Thought from Today's Old Testament Passage:
"But he himself went a day's journey into the wilderness, and came and sat down under a juniper tree: and he requested for himself that he might die; and said, It is enough; now, O LORD, take away my life; for I am not better than my fathers."—1 Kings xix. 4
Elijah failed in the very point at which he was strongest, and that is where most men fail. In Scripture, it is the wisest man who proves himself to be the greatest fool; just as the meekest man, Moses, spoke hasty and bitter words. Abraham failed in his faith, and Job in his patience; so, he who was the most courageous of all men, fled from an angry woman. He could stand face to face with that woman's husband, and say to him, in answer to his false accusation, "I have not troubled Israel; but thou, and thy father's house, in that ye have forsaken the commandments of the Lord, and thou has followed Baalim;" yet he was afraid of Jezebel, and he fled from her, and suffered such faintness of heart that he even "requested for himself that he might die." This was, I suppose, to show us that Elijah was not strong by nature, but only in the strength imparted to him by God; so that, when the divine strength was gone, he was of no more account than anybody else. When grace is for a time withdrawn, the natural Elijah is a weak as any other natural man; it is only when supernatural power is working through him that he rises out of himself, and so the grace of God is glorified in him.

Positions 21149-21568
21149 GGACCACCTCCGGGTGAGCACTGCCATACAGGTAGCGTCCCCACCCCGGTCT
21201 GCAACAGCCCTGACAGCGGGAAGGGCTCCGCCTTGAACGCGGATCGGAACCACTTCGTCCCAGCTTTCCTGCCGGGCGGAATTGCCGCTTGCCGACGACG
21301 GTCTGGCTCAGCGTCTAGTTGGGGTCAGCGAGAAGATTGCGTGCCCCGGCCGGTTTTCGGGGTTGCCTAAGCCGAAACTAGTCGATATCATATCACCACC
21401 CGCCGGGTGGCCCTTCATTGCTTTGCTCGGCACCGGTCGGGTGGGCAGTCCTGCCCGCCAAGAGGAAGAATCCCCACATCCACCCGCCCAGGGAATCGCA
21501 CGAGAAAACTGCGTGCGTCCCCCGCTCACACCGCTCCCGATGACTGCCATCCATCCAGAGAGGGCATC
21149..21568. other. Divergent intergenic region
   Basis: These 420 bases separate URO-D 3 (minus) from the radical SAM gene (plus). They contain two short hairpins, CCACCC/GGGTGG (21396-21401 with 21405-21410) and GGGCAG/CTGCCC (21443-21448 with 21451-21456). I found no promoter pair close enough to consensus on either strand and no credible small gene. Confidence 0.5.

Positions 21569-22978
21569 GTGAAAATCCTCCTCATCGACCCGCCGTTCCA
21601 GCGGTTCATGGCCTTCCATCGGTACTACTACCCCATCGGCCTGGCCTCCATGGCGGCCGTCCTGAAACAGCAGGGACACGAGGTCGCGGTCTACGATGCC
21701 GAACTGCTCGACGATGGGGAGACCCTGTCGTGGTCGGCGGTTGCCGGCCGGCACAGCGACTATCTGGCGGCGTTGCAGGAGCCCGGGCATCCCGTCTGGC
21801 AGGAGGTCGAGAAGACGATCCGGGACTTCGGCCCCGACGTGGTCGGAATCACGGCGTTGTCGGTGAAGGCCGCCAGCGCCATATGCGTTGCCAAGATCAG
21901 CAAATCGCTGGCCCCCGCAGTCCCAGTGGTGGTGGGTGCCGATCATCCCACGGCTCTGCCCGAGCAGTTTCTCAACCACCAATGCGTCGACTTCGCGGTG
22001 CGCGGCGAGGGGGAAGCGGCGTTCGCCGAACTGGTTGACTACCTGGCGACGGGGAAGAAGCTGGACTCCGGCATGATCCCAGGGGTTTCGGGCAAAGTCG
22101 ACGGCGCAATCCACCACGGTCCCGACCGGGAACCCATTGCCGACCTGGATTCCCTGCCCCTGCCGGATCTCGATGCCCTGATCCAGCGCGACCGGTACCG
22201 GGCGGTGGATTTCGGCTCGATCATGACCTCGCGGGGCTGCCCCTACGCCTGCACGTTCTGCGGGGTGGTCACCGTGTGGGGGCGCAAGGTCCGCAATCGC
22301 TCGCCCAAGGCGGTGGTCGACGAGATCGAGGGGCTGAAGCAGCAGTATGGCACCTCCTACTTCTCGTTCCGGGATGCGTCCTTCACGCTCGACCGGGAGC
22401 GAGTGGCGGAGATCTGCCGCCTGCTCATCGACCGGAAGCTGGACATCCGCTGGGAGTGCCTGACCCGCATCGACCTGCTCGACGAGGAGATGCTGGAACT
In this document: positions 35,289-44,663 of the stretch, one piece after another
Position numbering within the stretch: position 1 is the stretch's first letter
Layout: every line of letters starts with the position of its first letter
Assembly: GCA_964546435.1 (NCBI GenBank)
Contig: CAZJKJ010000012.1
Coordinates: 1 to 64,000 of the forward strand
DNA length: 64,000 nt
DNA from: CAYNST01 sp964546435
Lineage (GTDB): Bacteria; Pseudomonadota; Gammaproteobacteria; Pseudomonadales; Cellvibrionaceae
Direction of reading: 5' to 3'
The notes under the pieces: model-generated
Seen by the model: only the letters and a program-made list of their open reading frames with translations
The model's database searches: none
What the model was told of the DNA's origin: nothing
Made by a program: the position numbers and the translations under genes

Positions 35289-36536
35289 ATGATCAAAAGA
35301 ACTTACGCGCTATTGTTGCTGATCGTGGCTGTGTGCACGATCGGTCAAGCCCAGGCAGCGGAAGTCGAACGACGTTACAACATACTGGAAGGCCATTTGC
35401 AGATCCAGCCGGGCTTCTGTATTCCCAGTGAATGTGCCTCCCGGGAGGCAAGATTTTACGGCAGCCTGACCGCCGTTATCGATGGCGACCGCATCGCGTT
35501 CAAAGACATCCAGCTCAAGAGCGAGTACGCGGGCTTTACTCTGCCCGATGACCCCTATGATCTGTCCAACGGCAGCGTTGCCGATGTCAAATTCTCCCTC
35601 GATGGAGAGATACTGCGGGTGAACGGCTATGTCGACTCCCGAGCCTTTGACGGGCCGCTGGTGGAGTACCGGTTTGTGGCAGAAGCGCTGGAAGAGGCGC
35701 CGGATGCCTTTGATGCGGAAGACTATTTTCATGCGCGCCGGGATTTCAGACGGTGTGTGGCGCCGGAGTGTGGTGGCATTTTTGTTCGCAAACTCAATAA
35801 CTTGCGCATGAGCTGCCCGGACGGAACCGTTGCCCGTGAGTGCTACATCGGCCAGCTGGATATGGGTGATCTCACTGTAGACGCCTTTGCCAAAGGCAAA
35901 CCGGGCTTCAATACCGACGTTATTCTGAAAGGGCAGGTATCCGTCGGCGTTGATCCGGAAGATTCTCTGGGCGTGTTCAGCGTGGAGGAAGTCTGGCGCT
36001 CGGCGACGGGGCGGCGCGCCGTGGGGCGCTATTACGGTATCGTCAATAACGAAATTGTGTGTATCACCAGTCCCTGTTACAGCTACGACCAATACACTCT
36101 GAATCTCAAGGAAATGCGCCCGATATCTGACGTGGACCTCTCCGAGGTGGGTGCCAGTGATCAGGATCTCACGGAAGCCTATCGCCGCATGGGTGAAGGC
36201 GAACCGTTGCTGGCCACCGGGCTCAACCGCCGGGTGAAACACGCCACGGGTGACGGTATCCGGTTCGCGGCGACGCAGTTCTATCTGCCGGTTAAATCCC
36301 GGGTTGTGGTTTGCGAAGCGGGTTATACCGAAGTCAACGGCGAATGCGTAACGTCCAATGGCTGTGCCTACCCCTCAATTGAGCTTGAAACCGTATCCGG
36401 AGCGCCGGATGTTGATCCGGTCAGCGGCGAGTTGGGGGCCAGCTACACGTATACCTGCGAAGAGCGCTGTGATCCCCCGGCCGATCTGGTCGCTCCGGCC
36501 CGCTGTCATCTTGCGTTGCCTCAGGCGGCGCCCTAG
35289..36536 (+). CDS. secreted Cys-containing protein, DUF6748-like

It is some comfort to us when we see that we are not the only persons who have failed through the infirmity of the flesh.
Charles H. Spurgeon, The Treasury of the Bible, Vol. I (Grand Rapids, MI: Zondervan Publishing House) 1962, pp. 795-796.
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